There were dark days that followed. Tears that seemed to flow ceaselessly, questions that weighed on my heart. Had I not been careful enough? Was God answering my question with finality? I wondered what it all meant. I couldn't help but feel overcome with grief for the women I know and those I do not who have been through this and so much worse. Through the entire process, I knew that there were women who had suffered so much more than I had. Women who had lost babies at 20 weeks, 30 weeks and even worse, labored to deliver stillborn children. I couldn't help but cry for them too. And if I am being honest, I felt guilt along with my sadness. Losing a baby at just nine weeks -- did I really deserve to grieve? It could have been so much worse. It always can be. I realized this and forced myself to find sympathy and compassion for this premature ending. And with each day that passed, I started to feel better -- and sometimes worse -- but mostly better. If I have learned nothing else in this life, it is that we as people are resilient. Time does heal, and as I've aged, I have finally made my peace with the process. I allow it to run its course at its own speed.
In the weeks after our loss, I couldn't help but wonder why and how our society has set up a situation where so many women are suffering through these experiences alone. We are encouraged not to tell people we are pregnant until 12 weeks, but then 80% of miscarriages happen before 12 weeks. So we face this incredibly life-altering experience in solitude. We wander around our "everyday" lives with a broken heart that no one else is aware of. Some may wonder why I am putting something so private and intimate on the blog. And to them I say this: I share because I find great comfort in the love and support of those around me. And I share because I know with certainty that others after me will walk this journey and I want them to know they are not alone. I want them to know a sisterhood of strong and brave women has walked the path before them. The trail is made of bumpy terrain and deep grooves that tell the tales of the women before them who have suffered and then gone on. Those who have survived. Those whose hearts still swell with love and laughter. Those who have gone on to have other children. The ones that follow will also make it through. They too will find the love and laughter again because they are brave, resilient, and strong.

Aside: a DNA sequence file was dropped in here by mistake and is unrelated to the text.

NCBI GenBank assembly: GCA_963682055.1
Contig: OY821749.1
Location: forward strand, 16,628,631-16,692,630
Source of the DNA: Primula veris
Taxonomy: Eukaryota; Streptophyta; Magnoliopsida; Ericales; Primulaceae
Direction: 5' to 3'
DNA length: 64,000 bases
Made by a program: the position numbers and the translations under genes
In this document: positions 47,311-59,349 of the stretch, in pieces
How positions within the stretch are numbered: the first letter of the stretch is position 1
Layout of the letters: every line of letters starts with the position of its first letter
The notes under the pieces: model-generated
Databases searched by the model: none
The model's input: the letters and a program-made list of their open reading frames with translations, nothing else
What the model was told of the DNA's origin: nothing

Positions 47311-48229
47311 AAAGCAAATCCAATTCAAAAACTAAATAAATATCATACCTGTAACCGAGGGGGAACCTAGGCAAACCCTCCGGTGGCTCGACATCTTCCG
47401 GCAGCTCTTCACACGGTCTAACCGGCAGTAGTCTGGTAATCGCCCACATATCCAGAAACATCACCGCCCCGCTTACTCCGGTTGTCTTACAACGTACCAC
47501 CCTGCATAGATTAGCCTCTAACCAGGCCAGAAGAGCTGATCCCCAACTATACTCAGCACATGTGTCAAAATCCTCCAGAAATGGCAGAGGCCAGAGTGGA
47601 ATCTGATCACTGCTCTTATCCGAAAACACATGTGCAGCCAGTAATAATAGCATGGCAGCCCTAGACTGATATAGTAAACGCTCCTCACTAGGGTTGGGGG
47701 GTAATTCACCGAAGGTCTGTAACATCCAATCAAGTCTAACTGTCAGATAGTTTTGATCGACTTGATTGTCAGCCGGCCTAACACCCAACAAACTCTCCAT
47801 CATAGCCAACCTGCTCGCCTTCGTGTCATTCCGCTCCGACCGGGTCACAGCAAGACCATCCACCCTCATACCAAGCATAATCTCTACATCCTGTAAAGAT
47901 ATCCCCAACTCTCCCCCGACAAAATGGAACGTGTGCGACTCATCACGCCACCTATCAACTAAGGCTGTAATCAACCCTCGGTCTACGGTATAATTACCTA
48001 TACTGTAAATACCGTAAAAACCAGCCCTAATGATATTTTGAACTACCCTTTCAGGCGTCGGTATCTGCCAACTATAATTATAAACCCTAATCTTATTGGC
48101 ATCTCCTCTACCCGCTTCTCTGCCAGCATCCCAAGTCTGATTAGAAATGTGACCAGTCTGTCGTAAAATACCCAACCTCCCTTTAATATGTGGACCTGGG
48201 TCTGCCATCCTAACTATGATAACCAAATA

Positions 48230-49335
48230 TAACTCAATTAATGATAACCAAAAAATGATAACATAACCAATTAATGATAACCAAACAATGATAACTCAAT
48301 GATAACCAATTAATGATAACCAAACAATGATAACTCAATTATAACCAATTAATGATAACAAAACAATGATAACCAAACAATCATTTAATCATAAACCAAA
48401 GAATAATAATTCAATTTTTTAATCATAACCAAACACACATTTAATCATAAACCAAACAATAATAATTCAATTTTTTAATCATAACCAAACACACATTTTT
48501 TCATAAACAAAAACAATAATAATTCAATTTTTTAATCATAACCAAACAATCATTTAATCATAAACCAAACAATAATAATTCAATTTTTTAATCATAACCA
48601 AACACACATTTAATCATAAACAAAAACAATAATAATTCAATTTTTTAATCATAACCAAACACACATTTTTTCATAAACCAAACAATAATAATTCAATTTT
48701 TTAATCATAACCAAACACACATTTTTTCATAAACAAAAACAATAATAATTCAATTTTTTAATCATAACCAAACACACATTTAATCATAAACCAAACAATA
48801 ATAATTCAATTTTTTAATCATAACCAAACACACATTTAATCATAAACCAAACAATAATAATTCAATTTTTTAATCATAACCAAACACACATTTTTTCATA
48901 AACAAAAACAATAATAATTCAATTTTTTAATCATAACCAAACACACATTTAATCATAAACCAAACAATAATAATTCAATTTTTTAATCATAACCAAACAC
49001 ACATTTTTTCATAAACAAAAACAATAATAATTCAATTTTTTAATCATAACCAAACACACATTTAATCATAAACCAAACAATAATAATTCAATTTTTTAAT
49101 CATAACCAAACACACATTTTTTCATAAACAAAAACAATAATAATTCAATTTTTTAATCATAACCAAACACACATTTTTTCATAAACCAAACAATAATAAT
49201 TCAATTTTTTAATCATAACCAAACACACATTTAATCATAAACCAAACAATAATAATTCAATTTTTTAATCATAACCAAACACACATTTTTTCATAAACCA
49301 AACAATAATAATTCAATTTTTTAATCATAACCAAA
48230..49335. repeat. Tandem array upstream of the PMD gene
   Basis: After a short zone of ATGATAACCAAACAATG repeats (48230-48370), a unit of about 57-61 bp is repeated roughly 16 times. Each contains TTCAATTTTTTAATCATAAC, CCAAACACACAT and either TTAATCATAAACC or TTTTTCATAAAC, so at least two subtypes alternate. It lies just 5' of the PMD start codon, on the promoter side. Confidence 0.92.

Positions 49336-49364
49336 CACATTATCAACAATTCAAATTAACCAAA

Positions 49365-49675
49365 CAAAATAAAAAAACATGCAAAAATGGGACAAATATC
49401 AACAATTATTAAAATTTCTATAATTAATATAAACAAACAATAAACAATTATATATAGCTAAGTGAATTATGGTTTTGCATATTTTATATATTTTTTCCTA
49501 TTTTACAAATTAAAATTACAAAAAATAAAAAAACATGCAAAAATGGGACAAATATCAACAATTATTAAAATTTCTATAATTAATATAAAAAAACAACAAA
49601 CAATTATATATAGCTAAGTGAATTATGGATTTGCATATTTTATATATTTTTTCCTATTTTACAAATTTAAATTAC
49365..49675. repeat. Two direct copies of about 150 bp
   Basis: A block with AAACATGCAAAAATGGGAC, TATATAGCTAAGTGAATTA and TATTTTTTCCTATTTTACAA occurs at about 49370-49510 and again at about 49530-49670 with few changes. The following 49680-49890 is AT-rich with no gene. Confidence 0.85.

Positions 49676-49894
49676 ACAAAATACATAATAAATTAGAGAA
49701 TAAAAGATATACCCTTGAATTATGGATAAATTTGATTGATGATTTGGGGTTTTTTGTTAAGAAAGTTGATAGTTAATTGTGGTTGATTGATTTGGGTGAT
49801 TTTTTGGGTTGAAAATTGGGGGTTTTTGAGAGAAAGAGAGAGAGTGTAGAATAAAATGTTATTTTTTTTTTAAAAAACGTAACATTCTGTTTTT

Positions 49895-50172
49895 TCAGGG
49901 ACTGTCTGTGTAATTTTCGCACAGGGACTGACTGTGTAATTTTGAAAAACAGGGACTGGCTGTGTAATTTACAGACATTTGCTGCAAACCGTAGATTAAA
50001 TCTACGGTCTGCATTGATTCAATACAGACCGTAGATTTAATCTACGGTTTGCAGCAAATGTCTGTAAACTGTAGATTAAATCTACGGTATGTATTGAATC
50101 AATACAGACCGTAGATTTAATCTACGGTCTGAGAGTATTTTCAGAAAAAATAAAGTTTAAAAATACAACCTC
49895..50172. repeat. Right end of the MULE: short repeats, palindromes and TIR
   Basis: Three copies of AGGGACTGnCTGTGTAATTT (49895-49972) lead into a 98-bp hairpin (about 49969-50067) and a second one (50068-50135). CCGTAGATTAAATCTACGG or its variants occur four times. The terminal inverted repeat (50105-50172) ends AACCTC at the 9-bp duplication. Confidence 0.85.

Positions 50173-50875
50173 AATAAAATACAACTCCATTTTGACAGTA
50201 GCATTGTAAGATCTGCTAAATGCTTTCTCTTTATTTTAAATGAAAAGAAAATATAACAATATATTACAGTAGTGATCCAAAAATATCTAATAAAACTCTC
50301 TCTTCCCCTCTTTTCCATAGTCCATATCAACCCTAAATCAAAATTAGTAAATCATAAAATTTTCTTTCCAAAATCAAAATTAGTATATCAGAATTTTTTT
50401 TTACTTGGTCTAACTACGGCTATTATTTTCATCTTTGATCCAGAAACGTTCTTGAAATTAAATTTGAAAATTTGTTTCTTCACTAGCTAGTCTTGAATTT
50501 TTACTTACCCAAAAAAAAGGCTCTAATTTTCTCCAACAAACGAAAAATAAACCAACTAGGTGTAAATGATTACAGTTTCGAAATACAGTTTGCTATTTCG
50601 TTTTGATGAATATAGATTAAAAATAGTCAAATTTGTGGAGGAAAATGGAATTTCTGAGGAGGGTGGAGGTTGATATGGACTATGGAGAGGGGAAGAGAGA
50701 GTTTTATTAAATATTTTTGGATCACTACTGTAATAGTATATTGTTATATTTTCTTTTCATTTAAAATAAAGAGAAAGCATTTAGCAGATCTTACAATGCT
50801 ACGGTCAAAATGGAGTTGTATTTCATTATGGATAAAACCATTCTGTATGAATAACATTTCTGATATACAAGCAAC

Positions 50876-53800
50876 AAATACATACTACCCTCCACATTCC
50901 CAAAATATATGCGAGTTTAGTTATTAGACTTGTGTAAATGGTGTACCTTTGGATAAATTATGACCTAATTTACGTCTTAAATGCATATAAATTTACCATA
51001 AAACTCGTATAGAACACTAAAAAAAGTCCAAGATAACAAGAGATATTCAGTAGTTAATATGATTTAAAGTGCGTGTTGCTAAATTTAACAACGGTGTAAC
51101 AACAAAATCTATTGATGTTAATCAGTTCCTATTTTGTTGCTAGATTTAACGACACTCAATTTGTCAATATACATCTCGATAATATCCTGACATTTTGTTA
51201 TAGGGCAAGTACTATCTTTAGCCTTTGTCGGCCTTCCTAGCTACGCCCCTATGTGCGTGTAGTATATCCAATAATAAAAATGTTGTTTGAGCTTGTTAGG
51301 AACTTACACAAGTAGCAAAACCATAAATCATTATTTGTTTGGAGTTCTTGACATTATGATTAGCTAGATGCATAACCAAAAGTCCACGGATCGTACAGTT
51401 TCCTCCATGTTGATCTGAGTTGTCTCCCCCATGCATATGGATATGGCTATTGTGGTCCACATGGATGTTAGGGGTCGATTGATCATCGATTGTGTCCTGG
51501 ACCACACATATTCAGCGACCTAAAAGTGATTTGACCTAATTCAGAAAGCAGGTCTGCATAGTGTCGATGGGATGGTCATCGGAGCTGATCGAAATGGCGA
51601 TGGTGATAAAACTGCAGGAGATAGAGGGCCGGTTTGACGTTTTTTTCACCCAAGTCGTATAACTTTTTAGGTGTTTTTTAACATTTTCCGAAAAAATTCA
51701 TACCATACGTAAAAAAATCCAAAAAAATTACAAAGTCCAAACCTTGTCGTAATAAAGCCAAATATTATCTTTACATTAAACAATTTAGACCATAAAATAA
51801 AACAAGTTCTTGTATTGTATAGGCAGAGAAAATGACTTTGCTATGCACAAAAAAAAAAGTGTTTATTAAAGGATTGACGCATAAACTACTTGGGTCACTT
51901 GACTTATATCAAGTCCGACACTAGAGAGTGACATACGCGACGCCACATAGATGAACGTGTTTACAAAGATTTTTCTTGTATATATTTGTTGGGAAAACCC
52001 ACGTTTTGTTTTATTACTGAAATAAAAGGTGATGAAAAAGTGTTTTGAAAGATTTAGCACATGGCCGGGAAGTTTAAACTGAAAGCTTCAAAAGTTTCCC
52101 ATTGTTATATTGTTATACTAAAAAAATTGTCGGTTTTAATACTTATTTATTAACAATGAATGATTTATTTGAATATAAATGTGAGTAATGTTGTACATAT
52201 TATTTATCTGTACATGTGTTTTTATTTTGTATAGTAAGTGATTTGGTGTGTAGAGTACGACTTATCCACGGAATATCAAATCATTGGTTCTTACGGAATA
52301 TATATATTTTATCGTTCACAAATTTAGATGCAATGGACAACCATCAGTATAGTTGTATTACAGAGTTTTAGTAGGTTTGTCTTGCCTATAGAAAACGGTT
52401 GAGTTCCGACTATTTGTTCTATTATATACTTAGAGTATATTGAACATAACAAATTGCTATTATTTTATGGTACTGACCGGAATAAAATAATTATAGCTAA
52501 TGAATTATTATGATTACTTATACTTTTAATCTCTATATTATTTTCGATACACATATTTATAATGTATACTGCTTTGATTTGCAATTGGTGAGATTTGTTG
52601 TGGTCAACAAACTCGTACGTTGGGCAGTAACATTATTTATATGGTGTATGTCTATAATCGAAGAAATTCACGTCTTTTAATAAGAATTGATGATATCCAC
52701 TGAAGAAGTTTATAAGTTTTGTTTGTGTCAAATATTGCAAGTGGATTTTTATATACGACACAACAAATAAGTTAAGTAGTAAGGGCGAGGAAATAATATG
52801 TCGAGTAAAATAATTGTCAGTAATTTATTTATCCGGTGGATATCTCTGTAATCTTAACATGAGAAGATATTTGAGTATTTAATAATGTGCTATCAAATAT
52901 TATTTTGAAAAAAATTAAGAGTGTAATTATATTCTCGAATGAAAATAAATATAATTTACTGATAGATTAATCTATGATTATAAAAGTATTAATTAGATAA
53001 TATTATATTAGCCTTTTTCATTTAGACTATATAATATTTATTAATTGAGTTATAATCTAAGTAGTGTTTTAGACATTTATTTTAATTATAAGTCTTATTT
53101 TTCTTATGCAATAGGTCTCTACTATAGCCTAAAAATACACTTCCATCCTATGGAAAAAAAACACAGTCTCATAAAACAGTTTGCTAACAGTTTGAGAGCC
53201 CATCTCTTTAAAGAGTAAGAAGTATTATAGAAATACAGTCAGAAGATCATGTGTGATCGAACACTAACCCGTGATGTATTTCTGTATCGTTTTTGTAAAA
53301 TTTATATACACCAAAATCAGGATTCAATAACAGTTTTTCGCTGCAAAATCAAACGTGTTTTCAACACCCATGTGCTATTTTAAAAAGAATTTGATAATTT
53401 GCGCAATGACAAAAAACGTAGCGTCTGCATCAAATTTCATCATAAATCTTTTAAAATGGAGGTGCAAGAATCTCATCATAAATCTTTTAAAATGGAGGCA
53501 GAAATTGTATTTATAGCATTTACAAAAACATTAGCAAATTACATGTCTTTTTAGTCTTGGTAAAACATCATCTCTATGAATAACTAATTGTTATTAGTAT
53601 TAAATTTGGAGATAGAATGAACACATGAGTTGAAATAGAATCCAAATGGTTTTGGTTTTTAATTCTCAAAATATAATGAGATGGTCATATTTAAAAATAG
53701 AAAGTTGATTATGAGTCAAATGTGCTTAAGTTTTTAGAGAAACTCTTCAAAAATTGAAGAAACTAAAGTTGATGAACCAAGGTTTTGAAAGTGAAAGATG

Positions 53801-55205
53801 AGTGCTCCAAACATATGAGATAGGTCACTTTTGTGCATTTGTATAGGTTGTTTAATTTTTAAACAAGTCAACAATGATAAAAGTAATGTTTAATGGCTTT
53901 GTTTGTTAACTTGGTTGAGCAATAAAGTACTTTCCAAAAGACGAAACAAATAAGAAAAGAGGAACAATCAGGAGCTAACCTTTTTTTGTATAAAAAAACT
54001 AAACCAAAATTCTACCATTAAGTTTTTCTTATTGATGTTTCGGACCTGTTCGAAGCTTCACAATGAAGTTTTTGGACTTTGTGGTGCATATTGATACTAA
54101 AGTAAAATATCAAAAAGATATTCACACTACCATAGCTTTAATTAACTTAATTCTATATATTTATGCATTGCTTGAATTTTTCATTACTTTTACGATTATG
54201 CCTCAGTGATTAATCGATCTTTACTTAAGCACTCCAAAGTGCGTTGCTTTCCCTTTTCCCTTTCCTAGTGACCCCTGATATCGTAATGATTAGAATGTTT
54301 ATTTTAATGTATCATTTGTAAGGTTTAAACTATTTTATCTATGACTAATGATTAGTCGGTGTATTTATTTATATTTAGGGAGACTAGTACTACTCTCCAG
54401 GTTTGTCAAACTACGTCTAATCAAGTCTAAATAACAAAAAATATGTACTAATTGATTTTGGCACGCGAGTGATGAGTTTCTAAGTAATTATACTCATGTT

This I know: God gives to me so I can know what it feels like. All of it. The greatest of the great helps me to maintain a firm hold on gratitude. In the laughter and love of my children, I experience a love so deep it nearly hurts within my heart. And then with the losses I learn about the heartache that equalizes us all. Rich or poor, young or old, none of us are immune to loss. And when it hits, we can't help but say, "And now I know how that feels." The challenge is to muddle through the pain and confusion until you get to a place where the sharp pain becomes a dull ache. And in that ache we find compassion. Compassion for those who will follow in our footsteps. Acceptance of our own loss. And deep, deep sadness for those who have suffered greater losses than our own.